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Retinomorphic chips may improve their spike-coding efficiency by emulating the primate retina's parallel pathways. To model the four predominant ganglion-cell types in the cat retina, I morphed outer and inner retina microcircuits into a silicon chip, Visio1. It has 104 x 96 photoreceptors, 4 x 52 x 48 ganglion-cells, a die size of 9.25 x 9.67 mm2 in 1.2 µm 5V CMOS, and consumes 11.5 mW at 5 spikes/second/ganglion-cell. Visio1 includes novel subthreshold current-mode circuits that model horizontal-cell autofeedback, to decouple spatial filtering from local gain control, and model amacrine-cell loop-gain modulation, to adapt temporal filtering to motion. Different ganglion cells respond to motion in a quadrature sequence, making it possible to detect edges of one contrast or the other moving in one direction or the other. I present results from a multichip 2-D motion system, which implements Watson and Ahumada's model of human visual-motion sensing.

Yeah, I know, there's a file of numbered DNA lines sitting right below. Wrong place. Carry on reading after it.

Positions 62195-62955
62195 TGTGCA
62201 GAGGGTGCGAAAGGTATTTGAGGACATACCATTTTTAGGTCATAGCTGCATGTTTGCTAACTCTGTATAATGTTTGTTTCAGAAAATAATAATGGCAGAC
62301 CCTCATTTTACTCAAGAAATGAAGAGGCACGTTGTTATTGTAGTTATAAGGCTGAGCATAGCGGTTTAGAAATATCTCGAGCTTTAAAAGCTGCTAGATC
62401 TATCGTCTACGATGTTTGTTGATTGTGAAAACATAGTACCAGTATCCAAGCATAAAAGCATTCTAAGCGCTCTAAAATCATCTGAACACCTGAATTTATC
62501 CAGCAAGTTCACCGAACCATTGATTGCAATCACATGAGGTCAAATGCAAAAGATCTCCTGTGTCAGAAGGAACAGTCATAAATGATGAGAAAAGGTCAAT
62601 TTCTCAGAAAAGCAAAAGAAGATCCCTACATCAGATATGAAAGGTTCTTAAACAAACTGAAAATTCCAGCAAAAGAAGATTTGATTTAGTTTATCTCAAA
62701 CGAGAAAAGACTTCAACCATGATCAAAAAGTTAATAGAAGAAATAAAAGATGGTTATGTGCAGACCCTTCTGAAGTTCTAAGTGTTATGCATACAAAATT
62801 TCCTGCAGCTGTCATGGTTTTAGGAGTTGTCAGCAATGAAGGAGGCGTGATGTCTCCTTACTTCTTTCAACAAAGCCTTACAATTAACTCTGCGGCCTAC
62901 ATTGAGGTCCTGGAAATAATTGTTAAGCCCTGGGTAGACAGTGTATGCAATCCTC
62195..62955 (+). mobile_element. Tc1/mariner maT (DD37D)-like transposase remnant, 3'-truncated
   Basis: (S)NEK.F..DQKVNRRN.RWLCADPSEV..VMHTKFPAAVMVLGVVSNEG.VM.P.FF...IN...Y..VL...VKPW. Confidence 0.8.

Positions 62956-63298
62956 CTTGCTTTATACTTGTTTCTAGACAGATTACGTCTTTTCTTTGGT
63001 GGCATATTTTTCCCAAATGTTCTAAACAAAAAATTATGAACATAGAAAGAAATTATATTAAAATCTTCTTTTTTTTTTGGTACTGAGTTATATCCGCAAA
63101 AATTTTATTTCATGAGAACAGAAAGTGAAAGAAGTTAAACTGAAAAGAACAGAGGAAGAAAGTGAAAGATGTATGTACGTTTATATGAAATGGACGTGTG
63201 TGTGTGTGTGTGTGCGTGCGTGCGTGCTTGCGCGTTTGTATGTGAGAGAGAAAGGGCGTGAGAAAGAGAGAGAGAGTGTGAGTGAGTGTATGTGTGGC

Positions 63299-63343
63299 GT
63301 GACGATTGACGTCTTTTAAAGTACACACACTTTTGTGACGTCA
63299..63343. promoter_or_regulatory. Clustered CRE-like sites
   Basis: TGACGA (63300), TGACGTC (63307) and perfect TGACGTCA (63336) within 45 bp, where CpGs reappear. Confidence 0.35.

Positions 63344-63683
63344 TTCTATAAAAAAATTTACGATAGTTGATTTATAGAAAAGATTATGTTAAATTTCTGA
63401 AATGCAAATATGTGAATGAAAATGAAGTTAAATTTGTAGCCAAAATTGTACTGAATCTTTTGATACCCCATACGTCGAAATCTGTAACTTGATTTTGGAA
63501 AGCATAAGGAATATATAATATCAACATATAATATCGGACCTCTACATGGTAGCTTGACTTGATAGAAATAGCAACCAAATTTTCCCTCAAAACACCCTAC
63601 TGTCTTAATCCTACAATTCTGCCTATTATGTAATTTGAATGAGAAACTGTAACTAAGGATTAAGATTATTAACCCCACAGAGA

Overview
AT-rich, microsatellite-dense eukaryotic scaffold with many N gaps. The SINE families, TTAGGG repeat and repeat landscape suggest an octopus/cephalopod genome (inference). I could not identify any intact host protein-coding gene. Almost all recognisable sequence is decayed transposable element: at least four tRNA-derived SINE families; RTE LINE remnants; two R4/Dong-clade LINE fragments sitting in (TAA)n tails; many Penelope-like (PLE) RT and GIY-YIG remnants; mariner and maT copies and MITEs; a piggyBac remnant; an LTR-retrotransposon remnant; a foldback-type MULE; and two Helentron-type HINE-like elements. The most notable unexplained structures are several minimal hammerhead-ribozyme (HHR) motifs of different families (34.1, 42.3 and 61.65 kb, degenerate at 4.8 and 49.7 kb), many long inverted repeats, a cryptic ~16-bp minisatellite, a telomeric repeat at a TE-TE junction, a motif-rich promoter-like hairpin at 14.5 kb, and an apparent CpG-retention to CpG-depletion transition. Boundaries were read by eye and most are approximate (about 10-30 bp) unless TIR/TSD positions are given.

neuromorphic systems, analog VLSI, mixed-mode design, CMOS imager, silicon retina, silicon neuron, spatiotemporal filtering, automatic gain control, contrast gain control, direction selectivity
Boahen, K. A. (2001). A retinomorphic chip with parallel pathways : encoding INCREASING, ON, DECREASING, and OFF visual signals. Retrieved from https://repository.upenn.edu/be_papers/7
Date Posted: 03 November 2004
This document has been peer reviewed.